The University of California-Irvine School of Medicine said it is integrating Google Glass into its four-year curriculum, becoming the first in the nation to do so.
“I believe digital technology will let us bring a more impactful and relevant clinical learning experience to our students,” Ralph Clayman, the school’s dean of medicine said in a news release.
The program starts this month with third- and fourth-year students who will get 10 pairs of Glass for use during hospital rotations. An additional 20 to 30 pairs will be used to transmit “real-time patient-physician encounters,” giving first- and second-year students a first-person perspective during lectures.
Faculty members also will be able to see what students are seeing when they are wearing the device, and help better guide their dissection or simulation exercises.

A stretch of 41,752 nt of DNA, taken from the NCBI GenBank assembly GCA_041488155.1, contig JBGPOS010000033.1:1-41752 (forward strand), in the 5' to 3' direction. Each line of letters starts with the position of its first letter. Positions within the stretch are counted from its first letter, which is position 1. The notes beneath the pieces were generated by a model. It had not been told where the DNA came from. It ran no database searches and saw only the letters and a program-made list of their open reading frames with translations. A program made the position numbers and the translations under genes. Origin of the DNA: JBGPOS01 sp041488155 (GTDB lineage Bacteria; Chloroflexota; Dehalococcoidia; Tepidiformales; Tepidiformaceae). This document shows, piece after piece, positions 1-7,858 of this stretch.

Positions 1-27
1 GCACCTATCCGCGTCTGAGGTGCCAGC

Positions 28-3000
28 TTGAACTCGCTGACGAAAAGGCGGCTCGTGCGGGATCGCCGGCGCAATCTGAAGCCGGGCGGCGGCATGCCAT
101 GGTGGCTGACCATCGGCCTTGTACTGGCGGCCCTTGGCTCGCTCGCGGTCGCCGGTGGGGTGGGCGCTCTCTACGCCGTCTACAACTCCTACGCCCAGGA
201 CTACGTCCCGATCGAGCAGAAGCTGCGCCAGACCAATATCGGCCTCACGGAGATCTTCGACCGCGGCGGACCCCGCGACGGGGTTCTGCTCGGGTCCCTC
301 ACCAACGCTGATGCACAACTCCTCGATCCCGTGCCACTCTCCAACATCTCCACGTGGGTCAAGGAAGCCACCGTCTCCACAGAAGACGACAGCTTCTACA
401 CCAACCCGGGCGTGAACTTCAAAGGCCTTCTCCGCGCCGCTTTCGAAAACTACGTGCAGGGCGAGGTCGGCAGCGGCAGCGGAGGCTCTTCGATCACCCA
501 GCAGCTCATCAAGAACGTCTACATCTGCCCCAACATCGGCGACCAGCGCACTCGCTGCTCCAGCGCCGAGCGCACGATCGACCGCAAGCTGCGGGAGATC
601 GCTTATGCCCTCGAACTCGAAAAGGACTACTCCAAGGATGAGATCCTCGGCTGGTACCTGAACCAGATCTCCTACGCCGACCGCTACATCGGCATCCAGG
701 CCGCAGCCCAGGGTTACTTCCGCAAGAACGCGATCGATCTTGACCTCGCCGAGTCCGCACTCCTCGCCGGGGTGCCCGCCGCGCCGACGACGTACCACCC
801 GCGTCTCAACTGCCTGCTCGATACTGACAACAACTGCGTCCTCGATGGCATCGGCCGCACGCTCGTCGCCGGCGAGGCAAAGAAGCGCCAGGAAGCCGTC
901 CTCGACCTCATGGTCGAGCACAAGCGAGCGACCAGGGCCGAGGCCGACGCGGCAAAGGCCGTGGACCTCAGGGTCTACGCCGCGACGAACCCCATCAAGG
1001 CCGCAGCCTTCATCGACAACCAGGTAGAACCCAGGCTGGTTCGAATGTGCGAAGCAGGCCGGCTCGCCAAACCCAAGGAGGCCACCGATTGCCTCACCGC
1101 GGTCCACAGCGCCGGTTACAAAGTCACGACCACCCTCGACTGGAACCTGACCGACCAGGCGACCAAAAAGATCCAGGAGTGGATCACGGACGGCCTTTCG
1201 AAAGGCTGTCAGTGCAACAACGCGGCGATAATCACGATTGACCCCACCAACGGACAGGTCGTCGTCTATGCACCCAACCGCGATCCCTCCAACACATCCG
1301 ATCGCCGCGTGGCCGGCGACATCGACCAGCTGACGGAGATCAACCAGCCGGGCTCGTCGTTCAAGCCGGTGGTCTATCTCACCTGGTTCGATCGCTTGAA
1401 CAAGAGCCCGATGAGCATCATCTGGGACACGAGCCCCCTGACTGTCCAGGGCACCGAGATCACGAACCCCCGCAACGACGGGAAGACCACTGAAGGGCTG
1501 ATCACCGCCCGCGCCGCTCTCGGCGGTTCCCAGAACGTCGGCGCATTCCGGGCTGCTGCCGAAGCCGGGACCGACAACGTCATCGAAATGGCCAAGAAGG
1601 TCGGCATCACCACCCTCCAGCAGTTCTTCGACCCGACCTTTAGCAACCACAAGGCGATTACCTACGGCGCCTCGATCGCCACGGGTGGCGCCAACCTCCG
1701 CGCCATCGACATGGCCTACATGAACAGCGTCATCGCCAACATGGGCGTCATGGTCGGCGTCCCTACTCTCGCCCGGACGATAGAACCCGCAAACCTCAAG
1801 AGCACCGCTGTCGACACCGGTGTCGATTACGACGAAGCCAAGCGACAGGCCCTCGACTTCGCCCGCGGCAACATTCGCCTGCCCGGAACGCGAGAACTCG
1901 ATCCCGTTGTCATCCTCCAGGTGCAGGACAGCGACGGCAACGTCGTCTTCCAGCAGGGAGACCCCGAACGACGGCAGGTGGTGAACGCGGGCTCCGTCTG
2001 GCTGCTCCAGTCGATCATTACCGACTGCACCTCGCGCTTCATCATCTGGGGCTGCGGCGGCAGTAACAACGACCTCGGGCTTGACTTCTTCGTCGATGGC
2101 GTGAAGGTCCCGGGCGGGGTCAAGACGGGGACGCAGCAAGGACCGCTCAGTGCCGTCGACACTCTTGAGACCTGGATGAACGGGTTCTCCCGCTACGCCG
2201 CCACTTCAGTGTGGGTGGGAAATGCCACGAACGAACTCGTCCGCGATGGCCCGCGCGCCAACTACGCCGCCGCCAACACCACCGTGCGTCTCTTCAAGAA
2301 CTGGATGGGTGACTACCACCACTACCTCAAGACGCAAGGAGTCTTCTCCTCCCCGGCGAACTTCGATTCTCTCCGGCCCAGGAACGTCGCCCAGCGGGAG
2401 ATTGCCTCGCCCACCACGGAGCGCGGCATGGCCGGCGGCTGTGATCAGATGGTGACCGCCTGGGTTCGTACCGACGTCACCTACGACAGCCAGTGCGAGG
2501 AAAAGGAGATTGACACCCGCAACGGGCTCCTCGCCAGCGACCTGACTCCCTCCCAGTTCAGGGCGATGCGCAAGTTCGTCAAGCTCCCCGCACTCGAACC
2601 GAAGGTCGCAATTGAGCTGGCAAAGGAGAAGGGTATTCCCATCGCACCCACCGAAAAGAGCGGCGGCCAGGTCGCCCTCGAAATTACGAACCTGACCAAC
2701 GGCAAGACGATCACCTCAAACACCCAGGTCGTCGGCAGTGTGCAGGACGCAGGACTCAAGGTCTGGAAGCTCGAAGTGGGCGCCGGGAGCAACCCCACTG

“The most promising part is having patients wear Glass so that our students can view themselves through the patients’ eyes, experience patient care from the patients’ perspective, and learn from that information to become more empathic and engaging physicians,” said Warren Wiechmann, assistant clinical professor of emergency medicine and associate dean of instructional technologies, who will oversee implementation of the program.
The medical school has 416 students. The devices, which cost about $1,500, were donated to the school. They will be a part of the school’s iMedEd Initiative which provides an iPad filled with electronic medical texts, podcasts, reference materials and notes for all course work and clinical experiences to every medical school student.